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The Spike: or, Victoria College Review Capping Carnival 1921

Act II. — Germany

page 11

Act II.


Scene:—A spare room of the Imperial Palace at Strassburg. Three Rubens (kindly loaned by the Ocean Bay Accident, Fitzgerald Eager Esq.,) adorn the walls. Numerous bits of statuary, mostly broken, lie about the floor. A marble faun, exquisitely designed, by Praxiteles, is behind the stage. It is not visible. A grand piano, made by Rogers and Sons, is on left. The dais is in centre background. Candelabras a la Versailles, furniture Louis Seize;

Caste of Characters.

The Great i am (poet, painter, sculptor, musician, playwright and philosopher) A. C. Mazengarb

"Poor old Yorick. 'e was a good old cove."

— Shakespeare (from memory)

Alf Hill (of the Lower Rut) R. Gapes

";I would rather hear a dog when he bayed at the moon than this scrape on the belly of a kitten."

— Maxims—of Martin-Smith.

Chopin (a lost soul) F. Warner

"A wandering ministrel I........."

—Mr. J.J. Sullivan.

Verbrughen (a genius, Australian variety) W. Pringle

"Semitones and sodas! Fiddles and Fizz!

They put us in carriages and treated us

like a travelling circus."

—Extracts from letter to Bernard Page.

Wagner (a composer) V. Ross

"His pendulous stomach hangs a-shaking."

—Rupert Brooke.

Theo. Tresize (A Terpsichorean treat) A. Free

"Beautiful star with the crimson mouth,

Oh moon with the brows of gold."

—Oscar Wilde.

Charles Wilson (a newspaper scribe) L. A. Riddell

"Give a man a pipe he can't smoke.

Give a man a meal he can't eat;

And his home he'll fright with his language bright,

Though the room be dull and neat."

—Stodart Walker

Siegfried Eicrelbaum (A Swiss milk chocolate) C. G. Kirk

"And since he's jolly company and knows

what good fare means,.

"Unless you give him Bacon you mustn't

give him beans."

—G. K. Chesterton.

Frank Morton (a wolf-scarer, Prince of Petone) B. Egley

"What can such needy wretches do but die

Standing against the purposes of Kings "

—John Masefield.

Thomas Bracken (a hayseed) C. Moss

"What will the harvest be"

—Psalm OVI.

Zora Cross (a Christian) Miss M. Milesi

"You loved me and you loved mo not,

A little, much, and overmuch."

—C. A. Swinburne

Oscar Wilde (a fleur-de-lys)

He picks from our platters the plums for the puddings, he peddles in the provinces.

—James McNeil Whistler.

Fraulein Von Imit (the Kaiser's daughter). Miss D. Bailey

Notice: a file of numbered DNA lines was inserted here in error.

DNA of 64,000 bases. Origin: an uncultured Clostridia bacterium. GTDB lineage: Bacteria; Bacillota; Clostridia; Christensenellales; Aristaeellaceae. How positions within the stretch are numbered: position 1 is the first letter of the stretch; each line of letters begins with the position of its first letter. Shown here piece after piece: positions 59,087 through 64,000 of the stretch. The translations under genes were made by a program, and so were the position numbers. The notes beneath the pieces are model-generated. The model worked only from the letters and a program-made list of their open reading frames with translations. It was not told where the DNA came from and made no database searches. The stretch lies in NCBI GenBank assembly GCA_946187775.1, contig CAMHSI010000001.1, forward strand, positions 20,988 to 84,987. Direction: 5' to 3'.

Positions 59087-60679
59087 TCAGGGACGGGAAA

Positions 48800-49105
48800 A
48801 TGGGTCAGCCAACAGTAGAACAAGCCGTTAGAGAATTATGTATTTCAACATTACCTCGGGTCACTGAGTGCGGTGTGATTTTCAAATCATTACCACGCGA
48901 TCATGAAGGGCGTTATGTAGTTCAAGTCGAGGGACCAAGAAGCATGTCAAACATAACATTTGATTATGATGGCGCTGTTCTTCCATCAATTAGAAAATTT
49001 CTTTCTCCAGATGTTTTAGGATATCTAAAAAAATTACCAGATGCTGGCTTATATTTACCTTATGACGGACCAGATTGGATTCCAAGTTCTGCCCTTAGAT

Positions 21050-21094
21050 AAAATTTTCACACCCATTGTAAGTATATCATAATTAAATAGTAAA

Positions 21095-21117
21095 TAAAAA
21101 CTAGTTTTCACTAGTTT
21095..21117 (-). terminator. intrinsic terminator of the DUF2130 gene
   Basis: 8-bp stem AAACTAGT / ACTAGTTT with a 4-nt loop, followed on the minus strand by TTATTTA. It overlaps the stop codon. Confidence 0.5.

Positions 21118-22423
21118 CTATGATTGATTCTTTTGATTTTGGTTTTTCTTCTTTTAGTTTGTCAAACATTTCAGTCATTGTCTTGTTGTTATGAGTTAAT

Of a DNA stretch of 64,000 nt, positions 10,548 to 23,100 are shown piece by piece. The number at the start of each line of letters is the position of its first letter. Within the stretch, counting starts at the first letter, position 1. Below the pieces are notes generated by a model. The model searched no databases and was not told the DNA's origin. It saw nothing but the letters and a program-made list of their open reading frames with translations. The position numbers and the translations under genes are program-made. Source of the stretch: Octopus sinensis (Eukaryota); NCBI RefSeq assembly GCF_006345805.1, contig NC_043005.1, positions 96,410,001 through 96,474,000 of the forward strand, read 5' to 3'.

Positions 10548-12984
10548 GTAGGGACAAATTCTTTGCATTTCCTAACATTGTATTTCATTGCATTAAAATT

"Methinks she is a comely frau

Getting her trousseau God know's how."

—"Sayings of Walter Sheat."

page 13

1. Trio.

(Air—"Three Little Maids.")

Wagner, Verbrugghen and Hill.

The Three:
Three great, musicians here you see,
Bumptions as ever we ran be;
Pictured and posing incessantly,
Three great musicians we,


Mine is the great gotterdammerung.


(The name of his father, who was hung.)

Verbruggen: Pardon our Alfred's slip of the tongue.

Wag, and Verbrug.:

He's a musician too.

Hill: I'm a musician too.

One musician's a blighted Hun and
One is an over-baked Belgian bun, and
One from a suburb of Wellington


The Three:.

Three great musicians, we.


I' am always trying new tonal tricks,


And Australasian tours I fix.


While at the "Triad" I hurl great bricks.

The Three:

Three great musicians, we.


To me music's a cause for joy.


You can't bare run a state hand, my boy.


And you've not heard my Waiati Poi."

The Three:

Three great musicians, we.

One was an over-worked Tenton mutt —and
One's a conductor who's now gone fut, and
One was born in the Lower Rutt—so

The Three:

Three great musicians, we.

2. Quartette.

(Air—Yo-ho, Little Girl!)

Wilde, Tresizes, Wilson and Bracken.

I've wandered the whole world over twice,
And I've never been cheeked before,
Though I've gambled with fate and loaded dice,
And mastered the slippery floor.

I've lived lean in Limehouae and out and about.
And never encountered a frown,
Though I've lived in an attic in artistic style.
And eluded the landlord's every wile,
Till I came to this miserable town.


Till he came to this miserable town.